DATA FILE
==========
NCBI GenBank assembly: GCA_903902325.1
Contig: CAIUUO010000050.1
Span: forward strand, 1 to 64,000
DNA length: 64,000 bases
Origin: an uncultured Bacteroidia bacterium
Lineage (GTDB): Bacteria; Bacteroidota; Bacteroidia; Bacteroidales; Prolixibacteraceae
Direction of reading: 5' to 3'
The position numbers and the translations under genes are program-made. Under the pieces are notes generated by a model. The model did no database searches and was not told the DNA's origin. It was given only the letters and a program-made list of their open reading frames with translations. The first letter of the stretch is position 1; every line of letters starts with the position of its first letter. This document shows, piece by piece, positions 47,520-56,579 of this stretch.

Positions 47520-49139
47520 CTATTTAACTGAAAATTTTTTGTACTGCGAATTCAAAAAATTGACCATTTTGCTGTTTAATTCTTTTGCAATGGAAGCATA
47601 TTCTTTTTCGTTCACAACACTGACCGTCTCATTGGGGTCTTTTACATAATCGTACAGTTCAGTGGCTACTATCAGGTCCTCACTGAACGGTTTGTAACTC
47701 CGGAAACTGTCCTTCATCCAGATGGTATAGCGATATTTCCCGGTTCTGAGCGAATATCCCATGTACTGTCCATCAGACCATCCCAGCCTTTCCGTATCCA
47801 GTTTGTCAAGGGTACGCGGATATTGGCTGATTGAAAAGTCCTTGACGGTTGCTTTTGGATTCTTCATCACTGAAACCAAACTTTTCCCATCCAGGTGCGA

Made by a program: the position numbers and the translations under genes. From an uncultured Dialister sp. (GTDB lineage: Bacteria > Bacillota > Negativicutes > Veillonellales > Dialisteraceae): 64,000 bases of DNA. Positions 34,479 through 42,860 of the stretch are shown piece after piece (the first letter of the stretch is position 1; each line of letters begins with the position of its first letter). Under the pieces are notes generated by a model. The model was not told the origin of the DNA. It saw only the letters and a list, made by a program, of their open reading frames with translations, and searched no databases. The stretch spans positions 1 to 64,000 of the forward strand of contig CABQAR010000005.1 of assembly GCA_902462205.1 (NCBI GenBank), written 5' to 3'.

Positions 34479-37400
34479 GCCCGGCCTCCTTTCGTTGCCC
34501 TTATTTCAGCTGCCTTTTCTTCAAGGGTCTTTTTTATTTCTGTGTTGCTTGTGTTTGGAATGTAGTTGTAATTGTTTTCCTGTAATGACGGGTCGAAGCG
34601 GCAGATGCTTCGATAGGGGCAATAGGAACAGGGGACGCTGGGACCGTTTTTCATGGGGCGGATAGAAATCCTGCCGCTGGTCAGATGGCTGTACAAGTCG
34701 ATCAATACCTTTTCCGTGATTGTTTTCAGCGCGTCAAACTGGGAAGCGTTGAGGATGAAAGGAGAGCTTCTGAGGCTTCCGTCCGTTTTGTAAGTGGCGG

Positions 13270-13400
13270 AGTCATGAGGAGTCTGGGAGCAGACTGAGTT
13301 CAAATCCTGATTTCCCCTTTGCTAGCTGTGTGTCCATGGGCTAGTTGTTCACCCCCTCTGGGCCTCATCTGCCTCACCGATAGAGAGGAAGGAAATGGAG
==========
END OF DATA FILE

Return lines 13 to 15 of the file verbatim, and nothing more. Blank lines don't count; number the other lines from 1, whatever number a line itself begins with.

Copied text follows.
47801 GTTTGTCAAGGGTACGCGGATATTGGCTGATTGAAAAGTCCTTGACGGTTGCTTTTGGATTCTTCATCACTGAAACCAAACTTTTCCCATCCAGGTGCGA

Made by a program: the position numbers and the translations under genes. From an uncultured Dialister sp. (GTDB lineage: Bacteria > Bacillota > Negativicutes > Veillonellales > Dialisteraceae): 64,000 bases of DNA. Positions 34,479 through 42,860 of the stretch are shown piece after piece (the first letter of the stretch is position 1; each line of letters begins with the position of its first letter). Under the pieces are notes generated by a model. The model was not told the origin of the DNA. It saw only the letters and a list, made by a program, of their open reading frames with translations, and searched no databases. The stretch spans positions 1 to 64,000 of the forward strand of contig CABQAR010000005.1 of assembly GCA_902462205.1 (NCBI GenBank), written 5' to 3'.

Positions 34479-37400